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Turkey is sending a ship that will begin drilling for oil and gas in the eastern Mediterranean on Wednesday, two weeks after the latest tension between Turkey and Greece over jurisdictions and over hydrocarbon exploration the area.
Turkish drilling ship Fatih will start drilling at the Alanya-1 borehole, 100 kilometers (62 miles) off the southern Turkish province of Antalya, Turkish Energy Minister Fatih Donmez said on Tuesday.
“We don’t have an eye on others’ resources, our only issue is to present to our people the riches within our territory,” Reuters quoted Donmez as saying today.
The Turkish drilling site is at some distance from the disputed waters with Greece and with Cyprus, both of which Turkey has admonished in recent weeks over disputes with maritime borders and drilling for oil and gas, respectively.
At the beginning of October, ExxonMobil said that it planned to begin drilling for oil and gas offshore Cyprus sometime this quarter, while Turkey warned against exploration offshore Cyprus in what it says is ignoring the rights of the Turkish Cypriot people.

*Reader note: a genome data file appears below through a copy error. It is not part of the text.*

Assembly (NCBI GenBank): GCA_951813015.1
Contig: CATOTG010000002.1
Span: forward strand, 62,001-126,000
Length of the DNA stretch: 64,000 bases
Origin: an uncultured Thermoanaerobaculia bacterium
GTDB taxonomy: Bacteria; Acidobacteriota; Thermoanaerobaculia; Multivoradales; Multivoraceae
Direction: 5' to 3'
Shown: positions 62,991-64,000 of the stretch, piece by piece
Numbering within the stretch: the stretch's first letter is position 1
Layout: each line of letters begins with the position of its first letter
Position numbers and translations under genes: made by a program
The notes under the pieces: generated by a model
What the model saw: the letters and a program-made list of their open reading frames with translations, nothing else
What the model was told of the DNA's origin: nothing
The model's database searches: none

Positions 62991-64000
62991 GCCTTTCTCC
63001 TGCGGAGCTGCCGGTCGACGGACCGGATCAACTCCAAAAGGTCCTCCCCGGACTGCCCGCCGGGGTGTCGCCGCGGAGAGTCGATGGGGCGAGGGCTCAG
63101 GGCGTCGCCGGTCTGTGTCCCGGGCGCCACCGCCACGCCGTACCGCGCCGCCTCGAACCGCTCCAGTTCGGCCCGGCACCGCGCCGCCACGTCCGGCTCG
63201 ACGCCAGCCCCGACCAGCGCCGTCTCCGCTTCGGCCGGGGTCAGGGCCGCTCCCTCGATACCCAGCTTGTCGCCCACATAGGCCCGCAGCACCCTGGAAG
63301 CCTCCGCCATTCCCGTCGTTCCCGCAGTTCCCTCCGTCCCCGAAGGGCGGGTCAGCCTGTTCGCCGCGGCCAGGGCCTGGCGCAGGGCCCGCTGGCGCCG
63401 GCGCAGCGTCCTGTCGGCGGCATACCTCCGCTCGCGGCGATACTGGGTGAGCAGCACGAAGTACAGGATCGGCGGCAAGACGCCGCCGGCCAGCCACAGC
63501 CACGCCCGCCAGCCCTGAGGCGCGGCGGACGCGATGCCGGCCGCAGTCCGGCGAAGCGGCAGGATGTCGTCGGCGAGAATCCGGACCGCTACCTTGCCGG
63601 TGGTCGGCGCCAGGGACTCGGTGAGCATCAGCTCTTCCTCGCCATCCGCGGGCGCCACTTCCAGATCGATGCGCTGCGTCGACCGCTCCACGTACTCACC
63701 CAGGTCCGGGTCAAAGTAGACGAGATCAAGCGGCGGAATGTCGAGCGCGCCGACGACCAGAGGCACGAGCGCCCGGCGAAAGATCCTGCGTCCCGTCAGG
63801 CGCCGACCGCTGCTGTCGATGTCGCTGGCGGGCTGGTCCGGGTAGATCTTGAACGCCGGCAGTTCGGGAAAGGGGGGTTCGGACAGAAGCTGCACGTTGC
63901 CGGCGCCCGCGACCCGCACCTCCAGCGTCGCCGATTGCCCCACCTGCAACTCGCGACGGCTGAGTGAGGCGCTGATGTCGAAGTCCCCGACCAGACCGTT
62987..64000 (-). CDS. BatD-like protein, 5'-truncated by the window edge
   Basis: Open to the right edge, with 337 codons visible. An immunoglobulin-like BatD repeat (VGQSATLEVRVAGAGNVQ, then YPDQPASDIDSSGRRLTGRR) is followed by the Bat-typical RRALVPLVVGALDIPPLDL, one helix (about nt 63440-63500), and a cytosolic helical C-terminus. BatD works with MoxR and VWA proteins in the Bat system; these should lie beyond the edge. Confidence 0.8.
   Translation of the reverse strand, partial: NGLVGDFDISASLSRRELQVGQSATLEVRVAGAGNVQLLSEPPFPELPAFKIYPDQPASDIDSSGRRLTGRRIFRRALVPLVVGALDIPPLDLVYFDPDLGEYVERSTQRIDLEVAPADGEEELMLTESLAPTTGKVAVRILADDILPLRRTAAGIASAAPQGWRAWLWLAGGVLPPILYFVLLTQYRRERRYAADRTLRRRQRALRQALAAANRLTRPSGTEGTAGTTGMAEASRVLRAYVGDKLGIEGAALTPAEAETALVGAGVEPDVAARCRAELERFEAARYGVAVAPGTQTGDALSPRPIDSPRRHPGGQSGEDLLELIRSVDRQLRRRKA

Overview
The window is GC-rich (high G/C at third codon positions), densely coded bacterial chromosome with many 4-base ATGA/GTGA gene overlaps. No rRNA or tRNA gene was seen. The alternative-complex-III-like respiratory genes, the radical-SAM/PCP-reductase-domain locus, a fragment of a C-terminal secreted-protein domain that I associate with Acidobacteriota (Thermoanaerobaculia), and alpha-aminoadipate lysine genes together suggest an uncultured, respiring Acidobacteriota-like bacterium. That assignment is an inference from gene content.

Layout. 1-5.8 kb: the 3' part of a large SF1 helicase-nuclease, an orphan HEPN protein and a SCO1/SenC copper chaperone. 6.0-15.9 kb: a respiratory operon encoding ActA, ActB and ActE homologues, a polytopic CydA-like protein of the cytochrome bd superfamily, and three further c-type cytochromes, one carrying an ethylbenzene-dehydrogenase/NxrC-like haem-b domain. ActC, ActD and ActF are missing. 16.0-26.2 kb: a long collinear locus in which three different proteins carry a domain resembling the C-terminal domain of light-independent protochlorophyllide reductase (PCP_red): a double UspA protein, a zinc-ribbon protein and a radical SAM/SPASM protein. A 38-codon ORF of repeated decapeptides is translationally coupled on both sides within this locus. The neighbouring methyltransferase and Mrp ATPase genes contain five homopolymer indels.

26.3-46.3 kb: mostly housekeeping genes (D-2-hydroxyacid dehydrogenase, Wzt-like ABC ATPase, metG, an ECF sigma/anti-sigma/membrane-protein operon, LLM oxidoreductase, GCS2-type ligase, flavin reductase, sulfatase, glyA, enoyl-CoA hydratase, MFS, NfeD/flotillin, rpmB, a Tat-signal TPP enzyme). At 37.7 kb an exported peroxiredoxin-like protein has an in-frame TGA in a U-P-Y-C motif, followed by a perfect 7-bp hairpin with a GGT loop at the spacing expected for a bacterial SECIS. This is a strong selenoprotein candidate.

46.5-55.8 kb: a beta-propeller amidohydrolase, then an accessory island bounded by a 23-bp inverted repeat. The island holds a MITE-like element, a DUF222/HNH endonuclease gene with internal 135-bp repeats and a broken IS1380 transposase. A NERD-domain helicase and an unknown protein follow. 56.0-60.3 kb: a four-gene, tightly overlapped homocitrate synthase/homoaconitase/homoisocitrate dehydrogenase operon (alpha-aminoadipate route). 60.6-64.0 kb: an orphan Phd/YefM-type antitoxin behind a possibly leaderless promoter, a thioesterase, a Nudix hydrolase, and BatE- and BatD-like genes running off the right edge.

Turkey, which recognizes the northern Turkish Cypriot government and doesn’t have diplomatic relations with the internationally recognized government of Cyprus, claims that part of the Cyprus offshore area falls under the jurisdiction of Turkish Cypriots or Turkey.
Then two weeks ago, Greece’s Ministry of Foreign Affairs said that the “Turkish Antalya station issued an illegal NAVTEX to the effect that the ship ‘Barbaros’ would be conducting seismic research on a segment of the Greek continental shelf.”
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“This new provocation on the part of Turkey, demonstrates that it continues to act in a way that causes tension in the Aegean Sea and the eastern Mediterranean,” Greece said on October 17.
To this, Turkey’s Foreign Ministry replied on October 18 that “The insistence of Greece on its unrealistic claims will only be counter-productive and harmful as regards bilateral relations and regional stability.”
“Turkey will continue to exercise its sovereign rights and jurisdiction stemming from international law over its continental shelf. In this regard, we recommend Greece to abstain from the acts that would cause an escalation in the region.”
By Tsvetana Paraskova for Oilprice.com
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Tsvetana is a writer for Oilprice.com with over a decade of experience writing for news outlets such as iNVEZZ and SeeNews.